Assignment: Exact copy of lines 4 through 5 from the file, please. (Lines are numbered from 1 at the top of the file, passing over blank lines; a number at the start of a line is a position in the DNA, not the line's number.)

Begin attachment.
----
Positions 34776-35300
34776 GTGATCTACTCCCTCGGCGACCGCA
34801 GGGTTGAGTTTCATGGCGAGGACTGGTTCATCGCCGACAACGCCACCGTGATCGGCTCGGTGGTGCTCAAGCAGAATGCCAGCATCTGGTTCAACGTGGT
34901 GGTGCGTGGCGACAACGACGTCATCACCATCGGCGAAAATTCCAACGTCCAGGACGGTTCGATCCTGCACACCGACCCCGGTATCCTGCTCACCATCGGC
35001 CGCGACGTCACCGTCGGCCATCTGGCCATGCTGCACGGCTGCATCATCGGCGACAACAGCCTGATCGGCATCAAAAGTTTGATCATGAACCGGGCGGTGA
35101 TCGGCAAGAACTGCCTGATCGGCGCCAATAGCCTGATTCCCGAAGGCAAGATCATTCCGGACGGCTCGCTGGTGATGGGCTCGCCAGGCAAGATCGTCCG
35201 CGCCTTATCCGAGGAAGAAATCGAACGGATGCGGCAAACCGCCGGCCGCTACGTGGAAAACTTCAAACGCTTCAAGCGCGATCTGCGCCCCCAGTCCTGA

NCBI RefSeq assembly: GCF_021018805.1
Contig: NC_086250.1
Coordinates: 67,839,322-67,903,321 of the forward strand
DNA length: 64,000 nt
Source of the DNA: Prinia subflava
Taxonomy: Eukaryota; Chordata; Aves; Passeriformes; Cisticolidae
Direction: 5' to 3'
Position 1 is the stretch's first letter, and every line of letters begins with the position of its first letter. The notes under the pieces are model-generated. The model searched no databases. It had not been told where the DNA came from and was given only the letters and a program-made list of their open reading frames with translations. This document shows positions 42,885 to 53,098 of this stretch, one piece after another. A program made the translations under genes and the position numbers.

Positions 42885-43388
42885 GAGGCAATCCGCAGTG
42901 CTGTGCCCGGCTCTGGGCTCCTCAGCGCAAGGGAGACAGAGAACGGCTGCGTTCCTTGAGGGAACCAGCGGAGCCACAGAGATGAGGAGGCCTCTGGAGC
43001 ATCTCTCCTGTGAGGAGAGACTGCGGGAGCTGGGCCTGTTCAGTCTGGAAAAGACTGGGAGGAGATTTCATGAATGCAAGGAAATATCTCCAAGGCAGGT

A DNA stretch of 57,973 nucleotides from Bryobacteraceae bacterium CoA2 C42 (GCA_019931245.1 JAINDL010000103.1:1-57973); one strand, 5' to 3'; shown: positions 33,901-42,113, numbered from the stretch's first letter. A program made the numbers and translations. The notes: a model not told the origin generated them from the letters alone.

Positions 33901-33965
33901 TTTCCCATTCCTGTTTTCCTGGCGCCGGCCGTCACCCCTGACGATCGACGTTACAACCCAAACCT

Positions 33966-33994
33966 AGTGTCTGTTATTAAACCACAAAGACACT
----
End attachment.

34901 GGTGCGTGGCGACAACGACGTCATCACCATCGGCGAAAATTCCAACGTCCAGGACGGTTCGATCCTGCACACCGACCCCGGTATCCTGCTCACCATCGGC
35001 CGCGACGTCACCGTCGGCCATCTGGCCATGCTGCACGGCTGCATCATCGGCGACAACAGCCTGATCGGCATCAAAAGTTTGATCATGAACCGGGCGGTGA